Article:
Arrests down in White River National Forest
ASPEN — Arrests are down sharply in the White River National Forest because budget cuts have sometimes left a single U.S. Forest Service police officer to patrol 2.3 million acres in nine western Colorado counties.
Records obtained by the Aspen Daily News show there has been a 76 percent decline in the number of citations since 2009 for crimes ranging from illegal campfires to smoking marijuana on federal land.
The Forest Service said three of the four law enforcement positions in the national forest have been vacant for most of the past three years, but those vacancies are being filled, the Aspen Daily News reported Tuesday.
However, it takes at least a year to get new officers through the training and certification program
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Federal officials also say they were distracted by competing priorities like wildfires and wildfire mitigation.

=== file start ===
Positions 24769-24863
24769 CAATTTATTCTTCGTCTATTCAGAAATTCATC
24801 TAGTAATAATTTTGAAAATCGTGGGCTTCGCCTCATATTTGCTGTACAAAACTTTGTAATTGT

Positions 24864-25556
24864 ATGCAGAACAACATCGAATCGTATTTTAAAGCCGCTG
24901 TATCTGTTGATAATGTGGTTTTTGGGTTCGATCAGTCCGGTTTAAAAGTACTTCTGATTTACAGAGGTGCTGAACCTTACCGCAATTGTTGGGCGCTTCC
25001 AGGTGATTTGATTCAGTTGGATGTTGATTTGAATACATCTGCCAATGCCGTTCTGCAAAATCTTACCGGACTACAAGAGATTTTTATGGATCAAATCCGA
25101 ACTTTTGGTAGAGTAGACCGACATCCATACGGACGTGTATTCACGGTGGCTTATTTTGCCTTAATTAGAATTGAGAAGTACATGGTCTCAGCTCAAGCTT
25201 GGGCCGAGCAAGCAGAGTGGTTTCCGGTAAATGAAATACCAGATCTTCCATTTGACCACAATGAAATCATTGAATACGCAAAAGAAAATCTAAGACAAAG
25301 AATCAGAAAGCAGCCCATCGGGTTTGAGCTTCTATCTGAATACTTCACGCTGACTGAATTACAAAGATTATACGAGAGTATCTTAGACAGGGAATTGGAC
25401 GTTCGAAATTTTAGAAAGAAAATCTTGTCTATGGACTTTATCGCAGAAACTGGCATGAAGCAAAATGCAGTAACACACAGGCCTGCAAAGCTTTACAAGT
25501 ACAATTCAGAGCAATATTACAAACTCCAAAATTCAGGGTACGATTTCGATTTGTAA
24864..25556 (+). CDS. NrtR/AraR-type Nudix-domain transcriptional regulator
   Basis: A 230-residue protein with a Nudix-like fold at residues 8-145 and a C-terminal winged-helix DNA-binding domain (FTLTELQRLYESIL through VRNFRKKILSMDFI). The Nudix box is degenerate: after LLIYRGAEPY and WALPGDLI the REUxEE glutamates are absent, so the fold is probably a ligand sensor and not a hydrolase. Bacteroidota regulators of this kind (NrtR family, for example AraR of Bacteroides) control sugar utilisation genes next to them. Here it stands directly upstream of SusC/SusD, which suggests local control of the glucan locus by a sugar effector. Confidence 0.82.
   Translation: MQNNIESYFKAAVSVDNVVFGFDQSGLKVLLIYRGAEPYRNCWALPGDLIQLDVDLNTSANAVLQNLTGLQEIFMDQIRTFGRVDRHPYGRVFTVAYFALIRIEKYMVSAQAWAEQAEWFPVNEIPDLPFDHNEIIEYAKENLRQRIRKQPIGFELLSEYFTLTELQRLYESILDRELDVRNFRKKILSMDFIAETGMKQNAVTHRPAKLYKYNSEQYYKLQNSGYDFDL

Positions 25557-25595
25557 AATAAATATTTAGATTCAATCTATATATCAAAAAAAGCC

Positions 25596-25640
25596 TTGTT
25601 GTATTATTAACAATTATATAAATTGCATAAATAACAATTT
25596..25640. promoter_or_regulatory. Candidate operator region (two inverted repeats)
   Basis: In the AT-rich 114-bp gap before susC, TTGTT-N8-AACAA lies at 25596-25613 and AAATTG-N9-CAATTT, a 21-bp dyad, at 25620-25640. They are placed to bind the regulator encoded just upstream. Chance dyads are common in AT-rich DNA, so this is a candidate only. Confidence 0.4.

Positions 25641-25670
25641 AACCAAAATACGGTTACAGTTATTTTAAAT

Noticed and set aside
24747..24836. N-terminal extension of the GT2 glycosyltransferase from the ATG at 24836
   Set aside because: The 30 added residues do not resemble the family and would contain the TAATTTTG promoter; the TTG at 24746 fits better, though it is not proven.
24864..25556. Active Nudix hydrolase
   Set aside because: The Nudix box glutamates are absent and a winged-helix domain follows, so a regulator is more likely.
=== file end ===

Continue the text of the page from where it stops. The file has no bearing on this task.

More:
The number of citations issued fell from 1,057 in 2009 to just 364 last year. So far, 268 citations have been issued in 2013.
Those citation numbers are expected to improve with the new hires, but not by much.
“Even when we’re fully staffed, that’s still 600,000 acres per officer,” said Dan Nielsen, the Forest Service Rocky Mountain regional commander. “It’s a huge area.”
Forest Service records show that the number of drug-related citations issued on the forest fell from 44 in 2008 down to just five in 2012.
The recent quiet period for pot enforcement in the forests around Aspen stands in stark contrast to the 2009 summer season, when campers in the Aspen area complained that Forest Service law enforcement officers were cracking down harshly on pot smokers during a busy Labor Day weekend.
White River National Forest Supervisor Scott Fitzwilliams said his officers will continue to enforce the federal prohibition on marijuana and other drugs.
“We don’t go looking for it, said Fitzwilliams. “But there are tickets written, and there will continue to be tickets written.”
Fitzwilliams said the sharp decline in drug enforcement across the forest since 2009 doesn’t reflect a change in his officers’ priorities. He said it shows the impact of a long-term staffing shortage, made worse by high turnover among Forest Service police.
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